Review of The Quick & Easy Healthy Cookbook

Quick & Easy sure but healthy? I’m not convinced.

The Quick & Easy Healthy Cookbook

Carrie Forrest

December 3, 2019

Rockridge Press

Blurb: Cooking this deliciously healthy was never this quick

Organic, unprocessed ingredients are the building blocks of nutritious cooking. The Quick and Easy Healthy Cookbook is filled with 125 recipes using whole foods that can be on the table in 30 minutes or less!

Shifting to a whole foods diet can be difficult when recipes require expensive items and ample prep time, or assume a lot of prior cooking knowledge. But with The Quick and Easy Healthy Cookbook, shopping is simplified, meal prep is smarter, and food hits the table faster than ever.

The Quick and Easy Healthy Cookbook includes:

  • Beyond organized—All recipes, from Loaded Sweet Potato Toast to Chicken Tortilla Soup, are arranged by time, serving size, and dietary breakdown, as well as helpful labels like “extra quick,” “kids love it,” and “freezer friendly.”
  • Be preparedThe Quick and Easy Healthy Cookbook turns your kitchen into a well-oiled machine with helpful prep lists including tools, appliances, and pantry items.
  • Simple shopping—All whole ingredients in this healthy cookbook are common and simple to find; no wandering the grocery store for obscure items.

The Quick and Easy Healthy Cookbook is your resource for putting faster, healthier meals on the table and adding more time back to your life.

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We are at that time of year when “healthy” cookbooks hit the market, each offering the change many are searching for with their resolutions. Obviously, like with everything else, some are better than others.

The philosophy behind Carrie Forrest’s The Quick & Easy Healthy Cookbook seems good: eat whole, unprocessed foods. The recipes are quick; this is true. But healthy? Some recipes contain processed foods. So I’m not convinced that these are healthy recipes in the way most of us think of as healthy. The fact that some of the ingredients are processed, i.e. store-bought mayonnaise, bacon, and salami means that they don’t qualify as whole foods.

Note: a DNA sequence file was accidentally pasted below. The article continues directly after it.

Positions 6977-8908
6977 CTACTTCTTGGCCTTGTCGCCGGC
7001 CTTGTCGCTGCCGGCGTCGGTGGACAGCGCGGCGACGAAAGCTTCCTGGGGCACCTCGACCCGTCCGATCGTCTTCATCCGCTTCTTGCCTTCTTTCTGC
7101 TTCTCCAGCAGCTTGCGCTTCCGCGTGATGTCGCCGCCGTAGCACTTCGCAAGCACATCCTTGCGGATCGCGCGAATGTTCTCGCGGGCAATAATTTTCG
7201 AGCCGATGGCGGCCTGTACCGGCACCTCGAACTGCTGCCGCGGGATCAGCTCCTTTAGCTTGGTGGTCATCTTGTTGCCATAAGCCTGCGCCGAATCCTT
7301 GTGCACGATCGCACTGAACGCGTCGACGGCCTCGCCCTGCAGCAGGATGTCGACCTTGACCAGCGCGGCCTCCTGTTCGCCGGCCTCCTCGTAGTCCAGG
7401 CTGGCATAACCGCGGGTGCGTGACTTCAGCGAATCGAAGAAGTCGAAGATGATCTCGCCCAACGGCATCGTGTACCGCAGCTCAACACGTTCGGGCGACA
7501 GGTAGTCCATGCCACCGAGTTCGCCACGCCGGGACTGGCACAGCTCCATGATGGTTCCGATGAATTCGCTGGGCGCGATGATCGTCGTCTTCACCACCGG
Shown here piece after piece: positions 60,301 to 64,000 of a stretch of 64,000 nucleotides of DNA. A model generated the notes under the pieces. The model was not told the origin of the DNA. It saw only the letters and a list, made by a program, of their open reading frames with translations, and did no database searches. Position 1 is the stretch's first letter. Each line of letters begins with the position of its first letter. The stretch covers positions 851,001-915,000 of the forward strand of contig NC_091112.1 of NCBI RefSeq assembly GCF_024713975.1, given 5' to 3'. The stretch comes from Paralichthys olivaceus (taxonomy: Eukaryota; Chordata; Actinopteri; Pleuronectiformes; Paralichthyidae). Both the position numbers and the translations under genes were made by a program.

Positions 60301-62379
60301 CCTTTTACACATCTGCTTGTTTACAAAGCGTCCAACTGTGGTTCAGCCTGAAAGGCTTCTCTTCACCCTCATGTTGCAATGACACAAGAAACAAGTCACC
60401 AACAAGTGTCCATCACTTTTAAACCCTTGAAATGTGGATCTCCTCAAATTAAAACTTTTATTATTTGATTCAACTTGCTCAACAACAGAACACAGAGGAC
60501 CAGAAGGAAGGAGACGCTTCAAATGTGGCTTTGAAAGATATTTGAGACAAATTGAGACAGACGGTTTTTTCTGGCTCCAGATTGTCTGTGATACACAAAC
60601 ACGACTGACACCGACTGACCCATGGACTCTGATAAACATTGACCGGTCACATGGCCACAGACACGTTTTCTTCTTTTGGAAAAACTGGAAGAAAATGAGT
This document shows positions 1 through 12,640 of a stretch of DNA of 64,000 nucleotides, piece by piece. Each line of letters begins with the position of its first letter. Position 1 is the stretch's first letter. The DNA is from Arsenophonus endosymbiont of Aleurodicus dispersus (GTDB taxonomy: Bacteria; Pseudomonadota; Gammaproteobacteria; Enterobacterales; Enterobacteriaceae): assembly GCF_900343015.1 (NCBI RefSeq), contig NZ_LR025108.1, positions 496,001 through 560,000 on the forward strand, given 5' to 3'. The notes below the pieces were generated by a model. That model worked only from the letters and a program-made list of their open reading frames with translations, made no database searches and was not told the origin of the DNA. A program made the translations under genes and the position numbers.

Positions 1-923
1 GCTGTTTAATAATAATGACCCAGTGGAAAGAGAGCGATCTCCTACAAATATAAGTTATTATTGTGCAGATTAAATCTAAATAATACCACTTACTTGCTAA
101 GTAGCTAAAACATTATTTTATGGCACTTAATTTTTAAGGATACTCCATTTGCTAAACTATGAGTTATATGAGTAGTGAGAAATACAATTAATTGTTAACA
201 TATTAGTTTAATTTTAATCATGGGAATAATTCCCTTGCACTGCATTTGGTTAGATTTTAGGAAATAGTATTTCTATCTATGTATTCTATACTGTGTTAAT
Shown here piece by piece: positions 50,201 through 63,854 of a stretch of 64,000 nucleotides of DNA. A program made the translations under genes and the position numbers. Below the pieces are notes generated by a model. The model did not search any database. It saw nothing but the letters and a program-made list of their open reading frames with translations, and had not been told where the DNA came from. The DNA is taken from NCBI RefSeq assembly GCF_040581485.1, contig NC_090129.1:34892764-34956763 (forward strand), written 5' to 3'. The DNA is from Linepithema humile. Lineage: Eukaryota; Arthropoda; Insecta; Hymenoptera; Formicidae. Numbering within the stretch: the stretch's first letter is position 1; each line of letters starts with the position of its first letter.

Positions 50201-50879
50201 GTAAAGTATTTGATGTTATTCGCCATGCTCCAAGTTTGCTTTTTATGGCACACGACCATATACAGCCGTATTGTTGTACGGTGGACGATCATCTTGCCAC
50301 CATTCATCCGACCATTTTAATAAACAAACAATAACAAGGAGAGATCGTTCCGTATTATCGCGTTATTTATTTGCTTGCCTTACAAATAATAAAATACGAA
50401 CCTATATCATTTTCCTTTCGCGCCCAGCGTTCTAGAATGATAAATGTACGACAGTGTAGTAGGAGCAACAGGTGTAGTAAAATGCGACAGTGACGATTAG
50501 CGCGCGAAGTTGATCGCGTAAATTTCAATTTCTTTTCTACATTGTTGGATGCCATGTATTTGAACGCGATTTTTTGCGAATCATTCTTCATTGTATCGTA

The calories and the amount of sodium also have me questioning the healthiness of some of the recipes. For instance, the “Vegetable Minestrone with Penne Pasta” recipe has a whopping 1,387 mg of sodium. Considering that dietary recommendations from the American Health Association suggest an ideal limit of no more than 1,500 mg per day for most adults, one serving of this soup would take up an entire day’s worth of sodium intake.

Likewise, if a serving contains 700 calories and you’re trying to lose weight, you won’t lose it this way.

Where this cookbook works is taking the hand of people who don’t cook or have never cooked and guiding them toward a more healthy lifestyle than one provided by eating out or eating frozen meals. The recipes are simple with simple ingredients. New cooks won’t be frustrated by difficult techniques or recipes that don’t work. That said, they might be frustrated by how bland some of the flavors will be. Guac without tomato and chili pepper?

I would have loved to see the incorporation of more nuts and leafy greens.

Advanced cooks won’t find anything new here.

The recipes have good notation, indicating whether the recipes is kid friendly, soy free, nut free, etc. There are also suggestions on how to modify the recipes for certain dietary requirements.

If you’re a new cook looking for quick and easy, this might be the cookbook for you.

I received an ARC in exchange for an honest review.



2 butterflies and a ladybug out of 5 butterflies

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